Off and running: RHS’ Bremer notches National Merit Scholarship

by Jim Boyle


On some good advice from previous Rogers High School graduates, Erik Bremer savored every moment.

Except for the time he spent agonizing over his fate in the National Merit Scholarhip program.

Erik Bremer leads off on first during a Rogers Royals baseball game.
Erik Bremer leads off on first during a Rogers Royals baseball game.

It was announced last month that he was indeed a National Merit Scholar, but even then he had to keep it secret for three weeks. The news marked his proudest accomplishment to date following a busy senior year full of exploration and success.

“It was exciting to find out,” he said. “There was a lot of anticipation. I had been waiting to find out for a long time. It was a year-and-a-half-long process. It was almost more relief than anything.”

Northwestern University has granted him the National Merit Scholarship to attend as communications student. He will get $2,000 a year for each of his four years in school there. More than that, however, he will be able to say he’s a National Merit Scholar for the rest of his life.

It’s a nice distinction for a kid who has grown up in the shadow of his father, Dick Bremer, a voice of the Minnesota Twins broadcast team.

Erik Bremer and Levi Simpson during a production of a weekly news show at Rogers High School.
Erik Bremer and Levi Simpson during a production of a weekly news show at Rogers High School.

“Up until this point, I have been known as Dick Bremer’s son,” the younger Bremer said from his St. Michael home this week. “Eventually, I want to be known as Erik Bremer. That’s something that I strive for and want to work toward. Hopefully, I can go about doing that.”

The 17-year-old, who will turn 18 on June 18, is off to a splendid start. The Merit Scholarship recognizes the student, who finished with a  4.078 grade point average, for his work through his junior year. He became a semifinalist based on the results of a standardized test in the fall of his junior year. He also had to do an essay, list his activities and send in a transcript to the National Merit Scholarship Corporation. They didn’t, however, count all the fun — and success — he had in his senior year.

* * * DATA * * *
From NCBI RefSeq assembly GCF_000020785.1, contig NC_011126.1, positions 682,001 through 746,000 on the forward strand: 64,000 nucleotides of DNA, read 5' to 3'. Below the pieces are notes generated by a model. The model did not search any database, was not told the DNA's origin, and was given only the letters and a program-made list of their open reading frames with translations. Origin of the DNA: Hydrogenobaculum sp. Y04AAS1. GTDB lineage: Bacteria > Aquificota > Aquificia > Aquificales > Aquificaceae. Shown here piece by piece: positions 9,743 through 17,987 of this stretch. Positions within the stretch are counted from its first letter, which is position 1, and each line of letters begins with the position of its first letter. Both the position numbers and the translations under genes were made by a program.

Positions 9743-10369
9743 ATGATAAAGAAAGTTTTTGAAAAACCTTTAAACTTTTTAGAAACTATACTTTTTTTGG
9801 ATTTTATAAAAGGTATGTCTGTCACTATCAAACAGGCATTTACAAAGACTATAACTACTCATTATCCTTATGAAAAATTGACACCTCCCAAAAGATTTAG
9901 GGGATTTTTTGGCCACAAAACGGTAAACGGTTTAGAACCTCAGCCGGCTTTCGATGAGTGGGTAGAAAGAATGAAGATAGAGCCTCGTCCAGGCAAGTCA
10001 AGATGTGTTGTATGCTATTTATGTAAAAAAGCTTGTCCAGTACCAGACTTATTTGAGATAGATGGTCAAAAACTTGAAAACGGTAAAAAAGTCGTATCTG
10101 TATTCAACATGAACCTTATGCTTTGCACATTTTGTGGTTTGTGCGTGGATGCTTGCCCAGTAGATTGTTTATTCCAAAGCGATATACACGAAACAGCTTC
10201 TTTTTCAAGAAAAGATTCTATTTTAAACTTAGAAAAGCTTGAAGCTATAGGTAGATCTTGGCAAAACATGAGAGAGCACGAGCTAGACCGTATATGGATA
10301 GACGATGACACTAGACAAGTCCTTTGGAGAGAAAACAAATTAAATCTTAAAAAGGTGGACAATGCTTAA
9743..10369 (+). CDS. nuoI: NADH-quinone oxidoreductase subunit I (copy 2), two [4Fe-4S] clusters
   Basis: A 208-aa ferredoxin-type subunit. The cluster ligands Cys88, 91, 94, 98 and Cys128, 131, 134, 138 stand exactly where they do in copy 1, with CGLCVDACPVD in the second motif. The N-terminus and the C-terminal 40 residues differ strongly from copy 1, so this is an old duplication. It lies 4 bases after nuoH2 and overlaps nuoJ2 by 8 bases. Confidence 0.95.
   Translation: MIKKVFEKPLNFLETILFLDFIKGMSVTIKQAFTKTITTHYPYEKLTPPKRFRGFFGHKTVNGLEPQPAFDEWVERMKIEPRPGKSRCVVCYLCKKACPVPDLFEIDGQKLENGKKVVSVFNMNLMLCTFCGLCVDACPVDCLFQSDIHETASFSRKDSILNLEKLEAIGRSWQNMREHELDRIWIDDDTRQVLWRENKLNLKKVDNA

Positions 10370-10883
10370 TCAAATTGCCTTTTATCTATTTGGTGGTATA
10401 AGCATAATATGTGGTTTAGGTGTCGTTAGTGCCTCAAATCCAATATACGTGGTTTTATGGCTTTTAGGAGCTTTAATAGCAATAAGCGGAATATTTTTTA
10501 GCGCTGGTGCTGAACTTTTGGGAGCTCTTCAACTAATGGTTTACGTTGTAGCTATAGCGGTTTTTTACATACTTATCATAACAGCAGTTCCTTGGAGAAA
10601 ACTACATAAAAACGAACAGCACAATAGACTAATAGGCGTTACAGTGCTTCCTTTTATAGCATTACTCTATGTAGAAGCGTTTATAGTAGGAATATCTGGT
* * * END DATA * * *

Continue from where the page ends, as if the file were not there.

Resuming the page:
“I didn’t have a senior slide by any means,” Bremer said. “All my classes were accelerated or AP.”

That’s only the tip of the iceberg. He and his buddies on the Rogers baseball team spent time earlier this year in Florida at a spring training excursion.

He travelled to Anaheim, Calif., with DECA this year after finishing as a state finalist in public speaking winning a state championship. At nationals for DECA, he and his partner Levi Simpson in the sports and entertainment role play learned some valuable lessons on thinking on his feet.

“That was a unique experience,” he said. “I jumped into DECA last second, and we ended up doing very well,” he said.

Bremer also finished all-conference in knowledge bowl his senior year.

He got in front of the camera his senior year, too.

He and Simpson also started and successfully executed a weekly news program for Rogers High School students.

As vice president of the student council, he also sat on the Elk River Area School Board as a liaison to the board for the high school.

He was the public address announcer at girls basketball games.

He also organized a successful school supplies drive with a former kindergarten teacher of his that benefited children in Tanzania.

“He works so hard and uses his talents,” said Heidi Bremer, Erik’s mother. “I think he started out with intelligence,  but he’s really used it.

“He’s helped other kids. He’s tutored. He’s mentored. He easily could have worked on his schoolwork and left it at that.”

Bremer said his parents have helped by being supportive and always encouraging him.

He and his sister, Hannah, 15, also got to go on at least one road trip per year with their dad and mom while they were growing up. The trips were fun and educational.

“My parents were dedicated to my academic growth before I was,” he said. “They got me reading before most kids. They insisted on getting me in those tougher classes. They made sure I was challenged in the Challenge classes before they were cut.”

Heidi Bremer, however, makes it clear the National Merit Scholarship is all about Erik.

As for where he will apply his talents after college is a mystery at this point.

“I’m not sure yet,” Erik Bremer said. “I’m going to go to college and see where college takes me, and from there hopefully I can have success and enjoy what I do.”

And if he’s able to do that, he will be known simply as Erik Bremer.